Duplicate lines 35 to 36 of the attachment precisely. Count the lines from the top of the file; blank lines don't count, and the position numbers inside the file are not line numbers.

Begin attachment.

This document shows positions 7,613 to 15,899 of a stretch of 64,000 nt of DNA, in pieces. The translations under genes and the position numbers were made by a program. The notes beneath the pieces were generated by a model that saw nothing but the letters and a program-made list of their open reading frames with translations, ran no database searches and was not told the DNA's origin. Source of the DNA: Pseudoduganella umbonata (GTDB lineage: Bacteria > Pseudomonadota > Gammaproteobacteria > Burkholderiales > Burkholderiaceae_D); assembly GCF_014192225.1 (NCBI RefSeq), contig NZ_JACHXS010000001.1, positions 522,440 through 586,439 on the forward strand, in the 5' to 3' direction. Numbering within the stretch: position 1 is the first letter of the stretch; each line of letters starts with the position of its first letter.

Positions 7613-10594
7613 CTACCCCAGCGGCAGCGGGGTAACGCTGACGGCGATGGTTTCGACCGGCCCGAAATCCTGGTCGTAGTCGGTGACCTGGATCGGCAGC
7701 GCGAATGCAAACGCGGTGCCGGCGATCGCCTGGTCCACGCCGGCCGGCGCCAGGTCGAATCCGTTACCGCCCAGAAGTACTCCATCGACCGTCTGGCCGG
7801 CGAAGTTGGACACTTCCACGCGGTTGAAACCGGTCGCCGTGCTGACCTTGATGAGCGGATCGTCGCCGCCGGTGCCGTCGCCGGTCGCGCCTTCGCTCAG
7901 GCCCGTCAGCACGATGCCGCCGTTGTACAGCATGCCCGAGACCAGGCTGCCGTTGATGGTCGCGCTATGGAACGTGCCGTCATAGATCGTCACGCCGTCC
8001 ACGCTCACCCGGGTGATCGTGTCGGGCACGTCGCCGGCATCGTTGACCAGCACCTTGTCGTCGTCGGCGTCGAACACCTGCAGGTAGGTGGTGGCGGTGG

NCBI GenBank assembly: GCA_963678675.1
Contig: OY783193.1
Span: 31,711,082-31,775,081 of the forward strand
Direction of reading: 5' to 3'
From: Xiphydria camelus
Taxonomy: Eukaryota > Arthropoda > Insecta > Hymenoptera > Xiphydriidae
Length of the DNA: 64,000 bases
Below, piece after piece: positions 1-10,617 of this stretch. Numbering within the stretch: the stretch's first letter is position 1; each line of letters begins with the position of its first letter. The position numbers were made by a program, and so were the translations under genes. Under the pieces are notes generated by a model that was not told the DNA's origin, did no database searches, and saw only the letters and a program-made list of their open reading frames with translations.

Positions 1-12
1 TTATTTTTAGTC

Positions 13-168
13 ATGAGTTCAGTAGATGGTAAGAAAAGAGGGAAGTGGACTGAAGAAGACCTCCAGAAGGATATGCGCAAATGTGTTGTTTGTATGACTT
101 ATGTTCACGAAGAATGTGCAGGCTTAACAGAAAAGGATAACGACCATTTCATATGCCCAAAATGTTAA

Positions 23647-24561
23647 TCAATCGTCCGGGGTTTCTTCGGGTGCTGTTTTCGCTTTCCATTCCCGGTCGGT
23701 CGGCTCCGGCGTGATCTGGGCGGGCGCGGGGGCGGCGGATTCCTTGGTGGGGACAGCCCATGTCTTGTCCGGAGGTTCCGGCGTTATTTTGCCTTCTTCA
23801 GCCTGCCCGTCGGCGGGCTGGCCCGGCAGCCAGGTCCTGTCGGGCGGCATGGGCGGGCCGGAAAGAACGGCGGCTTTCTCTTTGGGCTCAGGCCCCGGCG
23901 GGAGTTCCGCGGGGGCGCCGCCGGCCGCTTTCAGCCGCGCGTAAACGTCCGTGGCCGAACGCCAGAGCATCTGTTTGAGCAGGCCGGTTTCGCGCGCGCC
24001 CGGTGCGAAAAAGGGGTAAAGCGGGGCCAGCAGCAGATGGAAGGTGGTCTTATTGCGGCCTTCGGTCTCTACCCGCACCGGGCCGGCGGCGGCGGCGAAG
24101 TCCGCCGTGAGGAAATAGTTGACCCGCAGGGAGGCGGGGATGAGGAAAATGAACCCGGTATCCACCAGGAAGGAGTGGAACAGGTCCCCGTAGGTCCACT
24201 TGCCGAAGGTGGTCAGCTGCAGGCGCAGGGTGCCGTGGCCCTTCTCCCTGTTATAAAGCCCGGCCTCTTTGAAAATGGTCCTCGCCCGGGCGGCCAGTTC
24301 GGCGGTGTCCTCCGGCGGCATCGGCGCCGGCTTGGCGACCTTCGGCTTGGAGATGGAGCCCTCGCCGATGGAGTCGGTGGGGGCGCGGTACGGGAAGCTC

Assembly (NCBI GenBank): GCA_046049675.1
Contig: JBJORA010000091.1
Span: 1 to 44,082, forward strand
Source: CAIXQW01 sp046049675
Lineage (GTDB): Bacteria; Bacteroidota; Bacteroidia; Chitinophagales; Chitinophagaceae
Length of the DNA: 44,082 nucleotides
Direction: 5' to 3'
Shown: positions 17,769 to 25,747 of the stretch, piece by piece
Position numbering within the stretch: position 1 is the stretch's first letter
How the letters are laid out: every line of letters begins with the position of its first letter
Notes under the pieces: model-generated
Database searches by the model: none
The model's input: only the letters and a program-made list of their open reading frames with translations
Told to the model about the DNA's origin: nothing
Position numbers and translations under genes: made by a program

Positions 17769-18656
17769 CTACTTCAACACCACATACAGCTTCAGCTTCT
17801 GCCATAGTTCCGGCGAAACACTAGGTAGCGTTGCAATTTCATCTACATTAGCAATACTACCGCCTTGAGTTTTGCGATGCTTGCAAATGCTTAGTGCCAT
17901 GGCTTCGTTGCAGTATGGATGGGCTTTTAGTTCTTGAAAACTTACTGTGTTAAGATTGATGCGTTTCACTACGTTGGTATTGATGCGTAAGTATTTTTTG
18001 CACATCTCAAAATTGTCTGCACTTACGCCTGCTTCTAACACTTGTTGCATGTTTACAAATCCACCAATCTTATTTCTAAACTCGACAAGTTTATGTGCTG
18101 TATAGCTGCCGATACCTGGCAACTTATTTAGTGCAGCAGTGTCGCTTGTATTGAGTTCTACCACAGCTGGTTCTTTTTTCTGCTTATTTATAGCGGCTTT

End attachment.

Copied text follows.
Length of the DNA: 44,082 nucleotides
Direction: 5' to 3'